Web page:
Last week, Natacha phoned to suggest that I might watch a TV evening on Corsica. Although she has always lived in her native Provence, Natacha is linked to this unique island through her maternal ancestors, and she has often looked for superlatives to tell me about the magnificent landscape and the spirit of Corsica.
"All they're ever asking of visitors, " explained Natacha, "is to respect scrupulously the Corsican people and their culture."
That sounded fair enough to me. In any case, although I've never set foot in Corsica, and have no current plans to go there as a tourist, I decided to drop in on the TV evening about the place that is often designated as "the island of beauty". Well, I ended up watching in amazement a splendid documentary (I said already, in my previous post, that French TV can be incredibly good) that obliged me to reflect upon the bundle of themes summed up in my title: history, heritage and tourism. And the outcome of my reflections was both novel (for me, that is) and positive.
To my mind, these three concepts are different but closely linked:
— In general, history should interest and concern anybody who agrees with the Spanish-American philosopher George Santayana in The Life of Reason: "Those who cannot remember the past are condemned to repeat it." I realize, of course, that many people are totally uninterested in history. They would never go out of their way to visit a place solely because of its links with the past, nor would they lift a little finger to contribute to the conservation of historical edifices, artifacts and archives. They do not seek to understand, let alone appreciate, the past. In fact, they want to have nothing to do with it.
— What we refer to as heritage might be thought of as the particular subset of history that has unfolded, as it were, in your back yard. Not necessarily your geographical backyard (so-called local history), nor even your biological backyard (genealogy), but at least a backyard that you've personally "adopted", in the spirit of a foster parent who has decided to take care of, and bring up, a child.
— Finally, as far as tourism is concerned, most often it lies outside the domains of history and heritage. People don't visit Disneyland or Las Vegas, nor even the French Riviera, for reasons linked to history or heritage. But countless serious tourists (I prefer to refer to them by means of a lovely old-fashioned term: pilgrims) visit various precious spots on the planet in a quest for vestiges of past events, past constructions, past societies, past individuals...
The TV documentary that Natacha advised me to watch was entitled Gardiens des trésors de Corse (Guardians of the treasures of Corsica), and it concerned the guardianship of three different kinds of Corsican treasures: exotic specimens in the marine sanctuary of the Lavezzi Isles, ecclesiastic architecture and, last but not least, Corsican haute cuisine.
In the first domain, the guardian is, to a large extent, a maritime policeman, constantly on the lookout for tourists whose incursions into the protected site might harm the precious fauna and flora. In the third domain, cooking, I was struck above all by a variety of Corsican beef cattle with striped tiger-hued hides, which devour the foliage of wild olive trees. Apparently, the meat is pure nectar, but the proud grazier refuses to sell his beasts to mainland butchers unless they drop in personally at his property. Then there's a variety of fat little black pigs, who run around freely on the slopes. Transformed into smoked hams, their creamy fat is said to be even more succulent than the red meat. As I write, my mouth waters...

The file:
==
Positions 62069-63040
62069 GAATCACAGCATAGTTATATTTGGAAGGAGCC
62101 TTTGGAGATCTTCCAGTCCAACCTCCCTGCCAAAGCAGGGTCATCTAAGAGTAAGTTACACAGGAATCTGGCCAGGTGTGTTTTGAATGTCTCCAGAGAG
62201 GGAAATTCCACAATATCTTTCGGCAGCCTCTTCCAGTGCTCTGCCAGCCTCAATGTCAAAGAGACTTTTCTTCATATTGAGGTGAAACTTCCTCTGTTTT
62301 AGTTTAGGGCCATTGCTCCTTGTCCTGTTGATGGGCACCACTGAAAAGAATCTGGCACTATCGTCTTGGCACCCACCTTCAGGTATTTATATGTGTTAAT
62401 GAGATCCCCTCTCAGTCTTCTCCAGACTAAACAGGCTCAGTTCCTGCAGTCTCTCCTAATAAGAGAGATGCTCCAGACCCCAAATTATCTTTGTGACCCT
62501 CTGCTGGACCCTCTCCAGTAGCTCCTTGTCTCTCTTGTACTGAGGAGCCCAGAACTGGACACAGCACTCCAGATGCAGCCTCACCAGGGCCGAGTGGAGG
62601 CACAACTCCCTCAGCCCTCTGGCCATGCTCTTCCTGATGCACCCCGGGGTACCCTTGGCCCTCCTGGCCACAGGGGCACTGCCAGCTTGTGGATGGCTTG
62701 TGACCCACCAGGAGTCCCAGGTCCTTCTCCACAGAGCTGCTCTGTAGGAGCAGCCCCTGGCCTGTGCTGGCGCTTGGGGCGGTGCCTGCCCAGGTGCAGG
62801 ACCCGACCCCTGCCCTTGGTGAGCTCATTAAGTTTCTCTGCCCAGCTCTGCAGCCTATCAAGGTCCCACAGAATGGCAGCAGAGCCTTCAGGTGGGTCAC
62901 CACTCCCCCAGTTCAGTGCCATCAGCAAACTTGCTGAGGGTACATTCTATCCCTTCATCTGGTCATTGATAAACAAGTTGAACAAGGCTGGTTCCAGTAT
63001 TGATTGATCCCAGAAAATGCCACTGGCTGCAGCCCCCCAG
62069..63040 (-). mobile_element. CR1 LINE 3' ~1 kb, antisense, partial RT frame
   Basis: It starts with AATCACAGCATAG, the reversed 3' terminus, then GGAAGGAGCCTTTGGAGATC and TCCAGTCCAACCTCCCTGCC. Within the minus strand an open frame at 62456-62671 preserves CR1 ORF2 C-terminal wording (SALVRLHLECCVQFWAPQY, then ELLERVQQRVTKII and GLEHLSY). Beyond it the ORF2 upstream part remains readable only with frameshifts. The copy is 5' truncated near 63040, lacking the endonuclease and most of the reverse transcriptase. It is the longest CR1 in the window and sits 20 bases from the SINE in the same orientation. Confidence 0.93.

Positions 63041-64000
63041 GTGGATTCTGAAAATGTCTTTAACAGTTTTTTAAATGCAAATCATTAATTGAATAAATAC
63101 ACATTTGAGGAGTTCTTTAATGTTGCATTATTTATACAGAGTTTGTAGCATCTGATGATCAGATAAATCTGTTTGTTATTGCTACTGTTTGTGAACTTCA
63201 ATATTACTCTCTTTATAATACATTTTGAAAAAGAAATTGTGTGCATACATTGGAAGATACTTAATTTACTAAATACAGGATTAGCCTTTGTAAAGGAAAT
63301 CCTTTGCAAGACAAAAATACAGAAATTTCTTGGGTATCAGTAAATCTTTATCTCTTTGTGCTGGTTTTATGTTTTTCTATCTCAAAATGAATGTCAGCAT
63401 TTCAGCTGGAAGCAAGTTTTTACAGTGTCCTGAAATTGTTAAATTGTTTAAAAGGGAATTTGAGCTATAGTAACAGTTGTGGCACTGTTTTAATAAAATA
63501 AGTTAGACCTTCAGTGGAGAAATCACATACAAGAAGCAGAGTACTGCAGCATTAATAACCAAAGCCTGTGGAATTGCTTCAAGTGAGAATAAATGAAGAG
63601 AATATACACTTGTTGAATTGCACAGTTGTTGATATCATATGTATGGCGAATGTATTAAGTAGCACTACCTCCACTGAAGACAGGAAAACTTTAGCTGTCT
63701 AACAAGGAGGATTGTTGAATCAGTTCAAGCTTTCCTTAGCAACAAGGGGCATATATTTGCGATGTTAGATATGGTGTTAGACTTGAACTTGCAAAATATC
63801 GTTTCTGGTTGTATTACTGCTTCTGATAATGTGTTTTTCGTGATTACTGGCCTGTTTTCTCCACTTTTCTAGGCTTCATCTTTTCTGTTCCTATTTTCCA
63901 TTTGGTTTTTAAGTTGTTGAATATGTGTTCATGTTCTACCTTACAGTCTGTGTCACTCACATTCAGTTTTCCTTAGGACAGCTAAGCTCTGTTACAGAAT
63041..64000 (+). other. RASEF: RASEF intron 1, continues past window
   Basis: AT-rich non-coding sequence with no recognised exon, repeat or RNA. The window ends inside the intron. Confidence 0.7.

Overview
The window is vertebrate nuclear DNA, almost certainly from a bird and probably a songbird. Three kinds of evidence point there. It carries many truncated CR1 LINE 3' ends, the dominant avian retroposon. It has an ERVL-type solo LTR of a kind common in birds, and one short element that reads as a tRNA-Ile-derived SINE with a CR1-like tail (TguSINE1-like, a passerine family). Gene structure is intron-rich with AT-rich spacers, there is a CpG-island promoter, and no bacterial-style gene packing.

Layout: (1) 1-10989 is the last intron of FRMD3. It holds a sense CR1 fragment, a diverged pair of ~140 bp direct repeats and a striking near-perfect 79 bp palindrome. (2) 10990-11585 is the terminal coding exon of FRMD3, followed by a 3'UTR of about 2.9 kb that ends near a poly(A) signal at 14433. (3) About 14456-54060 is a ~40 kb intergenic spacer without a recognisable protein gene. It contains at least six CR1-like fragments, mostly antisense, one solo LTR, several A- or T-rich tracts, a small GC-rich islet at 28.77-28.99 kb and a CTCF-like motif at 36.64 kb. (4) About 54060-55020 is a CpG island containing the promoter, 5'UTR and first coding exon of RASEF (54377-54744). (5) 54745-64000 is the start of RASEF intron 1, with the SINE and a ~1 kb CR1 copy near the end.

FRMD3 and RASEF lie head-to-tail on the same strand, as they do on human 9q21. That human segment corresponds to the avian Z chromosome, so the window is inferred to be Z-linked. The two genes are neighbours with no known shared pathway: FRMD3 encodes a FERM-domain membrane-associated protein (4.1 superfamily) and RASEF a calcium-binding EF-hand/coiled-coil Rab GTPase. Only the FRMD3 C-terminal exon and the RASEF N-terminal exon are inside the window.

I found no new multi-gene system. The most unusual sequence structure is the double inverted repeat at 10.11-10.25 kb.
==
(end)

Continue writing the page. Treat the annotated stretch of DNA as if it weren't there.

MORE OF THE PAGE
The part of the documentary that most impressed me concerned the restoration of ancient churches in the Castagniccia (chestnut) region, south-west of Bastia. This work is supervised and financed to a large extent by the republican authorities in charge of old buildings. But the profound sense of the word "heritage" is made manifest by the involvement of the local people, whose attitudes towards the restoration projects are expressed superbly in the documentary.
Many of these rural Corsicans are religious in an old-fashioned Mediterranean fashion, which involves the adoration of statues, the kissing of painted icons, and colorful processions through village streets. Needless to say, this kind of fervor leaves me cold personally, because I wasn't brought up in that kind of atmosphere and, even if I had been, I would have surely abandoned such practices as soon as I grew up. But the marvelous aspect of this relationship between the Corsican folk, their religious traditions and their ecclesiastic heritage is the fact that, in their minds, all this is strictly "for real". They're not putting on a show for tourists. They probably don't give a damn about outsiders, leaving that for hotel-keepers and restaurant-owners. And we hear constantly about the ways in which the local folk often react to new settlers from the mainland. To my mind, that's the right of these native Corsicans: their birthright. To a lesser extent, I've encountered the same kind of reactions since settling down here at Choranche.
Corsicans look upon the history and the heritage of their island and their culture as if they were taking care of a dearly-loved child, protecting him from harm and teaching him to grow up in the best imaginable circumstances. Admittedly, it's easier to appreciate history and heritage when your native cocoon happens to be a green island in the Mediterranean, rather than a sad wasteland. The TV documentary made it clear that there is much natural beauty in Corsica, but countless generations of Corsicans have no doubt enhanced that beauty through their works. Today, they are justly proud of their past. They have nothing to prove to anybody, no excuses to make, no lessons to receive. In a nutshell, they're authentic.